8 Facts: U.S. Incarceration: Still a Very Unequal Nation

Incarceration of black Americans is over three times their 12.2% share of the U.S. population.

August 10, 2014

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1. In 2012, 11.3 of every 1,000 black Americans age 12 or older were victims of violent crimes (rape or sexual assault, robbery or aggravated assault).

2. The victimization rate for white Americans was nearly half that — 6.8 per 1,000 people.

3. Black Americans — especially black males — are more likely to be victims of homicide.

4. Black males account for about 6% of the U.S. population, but 43% of the country’s homicide victims in 2011.

5. 39.4% of the U.S. federal, state and local jail populations were black Americans (as of 2009).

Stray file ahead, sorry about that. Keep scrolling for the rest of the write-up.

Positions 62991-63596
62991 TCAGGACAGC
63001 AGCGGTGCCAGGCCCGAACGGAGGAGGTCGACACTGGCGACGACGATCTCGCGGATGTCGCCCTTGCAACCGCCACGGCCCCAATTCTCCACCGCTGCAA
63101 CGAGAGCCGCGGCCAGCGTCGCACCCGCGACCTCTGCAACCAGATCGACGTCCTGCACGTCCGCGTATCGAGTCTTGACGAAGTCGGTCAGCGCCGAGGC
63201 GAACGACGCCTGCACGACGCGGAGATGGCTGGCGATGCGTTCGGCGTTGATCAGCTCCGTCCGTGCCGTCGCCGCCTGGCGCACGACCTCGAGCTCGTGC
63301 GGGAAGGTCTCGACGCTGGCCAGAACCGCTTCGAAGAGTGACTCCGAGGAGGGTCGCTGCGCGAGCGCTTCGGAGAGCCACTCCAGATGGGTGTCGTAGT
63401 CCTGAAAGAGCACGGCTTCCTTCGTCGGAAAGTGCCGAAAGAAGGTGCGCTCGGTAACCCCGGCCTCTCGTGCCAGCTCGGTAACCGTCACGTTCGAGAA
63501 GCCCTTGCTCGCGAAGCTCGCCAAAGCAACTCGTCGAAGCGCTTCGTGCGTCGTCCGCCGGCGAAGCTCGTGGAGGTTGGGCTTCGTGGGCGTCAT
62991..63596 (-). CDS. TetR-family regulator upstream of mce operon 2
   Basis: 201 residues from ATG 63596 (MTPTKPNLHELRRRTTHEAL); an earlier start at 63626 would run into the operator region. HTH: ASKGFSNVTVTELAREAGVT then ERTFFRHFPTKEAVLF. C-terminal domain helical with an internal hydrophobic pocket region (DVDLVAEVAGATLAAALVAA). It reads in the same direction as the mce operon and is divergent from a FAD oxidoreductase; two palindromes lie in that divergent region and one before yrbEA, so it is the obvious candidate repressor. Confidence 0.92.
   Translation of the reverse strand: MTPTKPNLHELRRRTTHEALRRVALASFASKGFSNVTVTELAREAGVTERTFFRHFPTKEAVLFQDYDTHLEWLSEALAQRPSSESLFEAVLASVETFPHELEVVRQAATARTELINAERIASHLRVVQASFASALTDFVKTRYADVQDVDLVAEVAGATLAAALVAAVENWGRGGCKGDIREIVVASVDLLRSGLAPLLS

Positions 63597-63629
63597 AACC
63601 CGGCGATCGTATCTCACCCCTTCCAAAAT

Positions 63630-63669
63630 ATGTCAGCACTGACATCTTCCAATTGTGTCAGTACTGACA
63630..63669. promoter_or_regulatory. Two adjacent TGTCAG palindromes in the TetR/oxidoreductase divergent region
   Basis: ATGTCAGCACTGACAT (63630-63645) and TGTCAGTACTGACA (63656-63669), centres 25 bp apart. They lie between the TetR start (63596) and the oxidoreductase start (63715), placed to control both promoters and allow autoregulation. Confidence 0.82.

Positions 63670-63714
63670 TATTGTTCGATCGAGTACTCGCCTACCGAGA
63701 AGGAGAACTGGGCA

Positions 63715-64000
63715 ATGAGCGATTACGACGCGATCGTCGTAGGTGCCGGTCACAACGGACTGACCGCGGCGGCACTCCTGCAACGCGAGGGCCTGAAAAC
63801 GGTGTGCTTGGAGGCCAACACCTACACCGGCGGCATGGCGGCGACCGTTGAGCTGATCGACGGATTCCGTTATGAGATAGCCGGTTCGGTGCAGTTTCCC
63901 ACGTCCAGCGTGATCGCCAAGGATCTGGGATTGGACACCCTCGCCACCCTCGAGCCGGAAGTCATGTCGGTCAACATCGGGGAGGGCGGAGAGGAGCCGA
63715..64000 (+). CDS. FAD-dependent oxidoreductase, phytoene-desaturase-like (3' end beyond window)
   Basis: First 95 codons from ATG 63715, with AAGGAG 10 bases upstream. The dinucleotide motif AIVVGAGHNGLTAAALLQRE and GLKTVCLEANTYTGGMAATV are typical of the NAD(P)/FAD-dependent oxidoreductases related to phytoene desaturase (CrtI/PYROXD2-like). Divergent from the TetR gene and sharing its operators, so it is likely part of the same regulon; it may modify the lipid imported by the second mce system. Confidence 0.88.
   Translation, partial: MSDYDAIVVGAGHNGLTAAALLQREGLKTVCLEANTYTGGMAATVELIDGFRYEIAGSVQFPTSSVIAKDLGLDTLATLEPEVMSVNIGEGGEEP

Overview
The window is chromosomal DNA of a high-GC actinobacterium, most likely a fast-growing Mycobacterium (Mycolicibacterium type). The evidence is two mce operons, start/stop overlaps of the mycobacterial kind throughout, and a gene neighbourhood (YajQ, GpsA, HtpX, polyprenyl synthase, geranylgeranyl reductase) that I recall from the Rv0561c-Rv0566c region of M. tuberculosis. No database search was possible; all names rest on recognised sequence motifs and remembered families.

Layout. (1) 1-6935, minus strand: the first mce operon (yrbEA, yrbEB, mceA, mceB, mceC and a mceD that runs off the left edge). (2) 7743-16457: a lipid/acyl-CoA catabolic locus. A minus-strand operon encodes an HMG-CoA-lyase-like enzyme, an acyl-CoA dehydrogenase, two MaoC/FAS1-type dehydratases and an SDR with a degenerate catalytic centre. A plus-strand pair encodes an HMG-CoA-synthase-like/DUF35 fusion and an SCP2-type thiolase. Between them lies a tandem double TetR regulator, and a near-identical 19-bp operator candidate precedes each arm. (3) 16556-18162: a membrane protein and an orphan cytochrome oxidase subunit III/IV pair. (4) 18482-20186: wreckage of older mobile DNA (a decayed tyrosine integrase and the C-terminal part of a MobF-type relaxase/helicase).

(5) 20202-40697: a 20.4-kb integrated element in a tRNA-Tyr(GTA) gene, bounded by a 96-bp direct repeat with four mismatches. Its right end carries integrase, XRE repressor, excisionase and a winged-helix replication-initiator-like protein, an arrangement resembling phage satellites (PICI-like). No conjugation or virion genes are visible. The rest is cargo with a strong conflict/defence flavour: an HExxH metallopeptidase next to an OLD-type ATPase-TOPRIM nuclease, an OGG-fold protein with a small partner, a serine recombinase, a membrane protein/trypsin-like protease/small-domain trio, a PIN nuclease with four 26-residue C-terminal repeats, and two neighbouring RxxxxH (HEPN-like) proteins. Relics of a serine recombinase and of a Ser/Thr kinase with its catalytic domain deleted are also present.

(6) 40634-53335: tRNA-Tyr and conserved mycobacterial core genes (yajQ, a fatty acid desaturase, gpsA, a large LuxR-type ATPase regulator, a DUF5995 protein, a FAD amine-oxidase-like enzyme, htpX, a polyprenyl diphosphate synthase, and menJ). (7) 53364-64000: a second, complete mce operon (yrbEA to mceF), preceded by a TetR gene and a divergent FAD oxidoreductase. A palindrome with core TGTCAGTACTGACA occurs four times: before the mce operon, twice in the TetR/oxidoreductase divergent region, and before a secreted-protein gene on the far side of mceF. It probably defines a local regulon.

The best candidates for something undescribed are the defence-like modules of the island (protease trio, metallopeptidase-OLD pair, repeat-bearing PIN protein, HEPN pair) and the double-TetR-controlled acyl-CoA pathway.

6. Black Americans are incarcerated more than three times their 12.2% share of the overall population.

7. White Americans account for 34.2% of incarcerated Americans, just over half their share of the population (63.7%).

8. Since the 1980s, the U.S. Congress has required stiff mandatory jail terms for drug offenders, a key reason behind the disproportional increase in the incarceration rate for black Americans.

Source: The Bureau of Justice Statistics and the Federal Bureau of Investigation, with analysis from The Globalist Research Center.

Takeaways

Black Americans are incarcerated more than three times their 12.2% share of the overall population.

Black males accounted for 6% of the US population, but 43% of the homicide victims in 2011.

39.4% of the US federal, state and local jail populations were Black Americans in 2009.